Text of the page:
Mental Health Stigma

It’s the time of year when Haunted Houses do their best to frighten their visitors. People seem to enjoy a boost of adrenaline and will be disappointed if they walk away without being spooked. However, one amusement park went too far and showed poor taste in their choice of scary themes.

Knott’s Berry Farm amusement park in California utilized virtual reality to move visitors through a mental institution. People are strapped into chairs as if being admitted to a hospital. The attraction was originally named Fear VR 5150 (Virtual Reality). 5150 refers to a California mental institution state code for an inpatient resident who is considered a danger to themselves or others. After the park’s opening, mental health advocates voiced their objection to this portrayal of mental illness. “Mental illness is not for entertainment, and the amusement park contributes to the stigma against people who suffer from mental illnesses. Exploitation and stigmatization of those who are afflicted is unacceptable.” In response to the numerous complaints, Knott’s Berry Farm closed the attraction. Yet, after its closing, thousands of people signed a petition to re-open the ride.

One in five Americans live with a mental health condition and each of them has their own story, path and journey. People with mental illness are sometimes tormented by something beyond their control, through no fault of their own. I’d like to believe that most people wouldn’t stigmatize people who experience depression, anxiety or a host of other mental illnesses. Yet three out of four people with a mental illness report that they have experienced social stigma and discrimination. Stigmas can cause feelings of shame, poor social support, isolation, low self-esteem and a reluctance to seek help.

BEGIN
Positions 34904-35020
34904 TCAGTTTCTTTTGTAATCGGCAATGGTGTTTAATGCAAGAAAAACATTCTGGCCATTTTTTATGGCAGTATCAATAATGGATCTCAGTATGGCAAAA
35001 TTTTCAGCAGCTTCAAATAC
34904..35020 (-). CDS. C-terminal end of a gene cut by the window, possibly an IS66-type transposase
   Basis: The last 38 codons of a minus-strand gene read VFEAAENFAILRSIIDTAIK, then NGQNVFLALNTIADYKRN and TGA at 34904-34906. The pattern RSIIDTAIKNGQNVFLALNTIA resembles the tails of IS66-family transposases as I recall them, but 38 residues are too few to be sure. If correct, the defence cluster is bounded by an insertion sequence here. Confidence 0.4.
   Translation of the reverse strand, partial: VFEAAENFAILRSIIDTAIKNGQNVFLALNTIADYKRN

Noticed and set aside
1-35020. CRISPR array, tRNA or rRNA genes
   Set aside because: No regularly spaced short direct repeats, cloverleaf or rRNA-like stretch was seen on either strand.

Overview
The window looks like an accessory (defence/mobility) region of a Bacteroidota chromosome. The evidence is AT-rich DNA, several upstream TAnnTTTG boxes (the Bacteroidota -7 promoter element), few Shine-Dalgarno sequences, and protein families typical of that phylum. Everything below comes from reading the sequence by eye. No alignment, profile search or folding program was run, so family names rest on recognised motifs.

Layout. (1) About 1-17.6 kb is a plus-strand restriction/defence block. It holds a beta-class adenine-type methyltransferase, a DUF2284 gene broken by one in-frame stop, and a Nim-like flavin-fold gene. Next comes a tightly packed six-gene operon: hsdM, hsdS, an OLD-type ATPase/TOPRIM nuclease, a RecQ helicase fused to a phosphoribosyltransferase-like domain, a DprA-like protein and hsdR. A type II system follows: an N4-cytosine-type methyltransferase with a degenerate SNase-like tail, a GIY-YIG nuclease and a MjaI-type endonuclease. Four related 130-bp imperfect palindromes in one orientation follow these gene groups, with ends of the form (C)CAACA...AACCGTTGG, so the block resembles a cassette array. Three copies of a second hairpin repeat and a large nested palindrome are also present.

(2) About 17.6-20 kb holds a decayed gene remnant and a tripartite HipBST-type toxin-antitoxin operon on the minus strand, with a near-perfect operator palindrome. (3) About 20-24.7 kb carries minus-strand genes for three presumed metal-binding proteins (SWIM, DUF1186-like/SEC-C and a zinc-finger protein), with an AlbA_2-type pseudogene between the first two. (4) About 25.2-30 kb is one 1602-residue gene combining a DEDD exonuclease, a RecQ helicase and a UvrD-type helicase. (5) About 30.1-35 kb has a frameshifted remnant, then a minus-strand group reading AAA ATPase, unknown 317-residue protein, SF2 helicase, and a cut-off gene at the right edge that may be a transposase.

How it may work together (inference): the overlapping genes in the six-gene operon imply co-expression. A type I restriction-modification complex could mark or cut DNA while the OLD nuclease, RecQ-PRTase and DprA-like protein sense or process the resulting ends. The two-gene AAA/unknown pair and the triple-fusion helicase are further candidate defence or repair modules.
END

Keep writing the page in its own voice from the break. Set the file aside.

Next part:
Some people admit having stigmatizing beliefs toward the mentally ill. For example, they may view the person who suffers mental illness as manipulative, can’t be trusted, may be violent, unpredictable and should be pitied. Some people are fearful of the sufferer, avoid them and underestimate their abilities.

The mentally ill deserve our understanding, compassion and support. So what can we do to challenge this stigma? Get to know people who suffer from mental illness. Educate ourselves and others about mental health and treatment. Offer the same support to someone who is mentally unwell, as you would if they were physically ill. Talk openly about your own experiences of mental illness and share your stories of treatment that was helpful. And speak up when others reinforce negative stereotypes.

Unfortunately, these steps may not be enough. “People tend to hold their negative beliefs about mental health problems regardless of their age, regardless of what knowledge they have of mental health problems, and regardless of whether they know someone who has a mental health problem. The fact that such negative attitudes appear to be so entrenched suggest that campaigns to change these beliefs will have to be multifaceted, will have to do more than just impart knowledge about mental health problems, and will need to challenge existing negative stereotypes especially as they are portrayed in the general media.” (Pinfold, Toulmin, Thornicroft, Huxley et al., 2003)

NAMI (National Alliance on Mental Illness) encourages individuals, companies, and organizations to take the StigmaFree pledge to learn more about mental illness, to see a person for who they are and take action on mental health issues at We need to push for better legislation and policies to improve lives for everyone. Take the pledge now.


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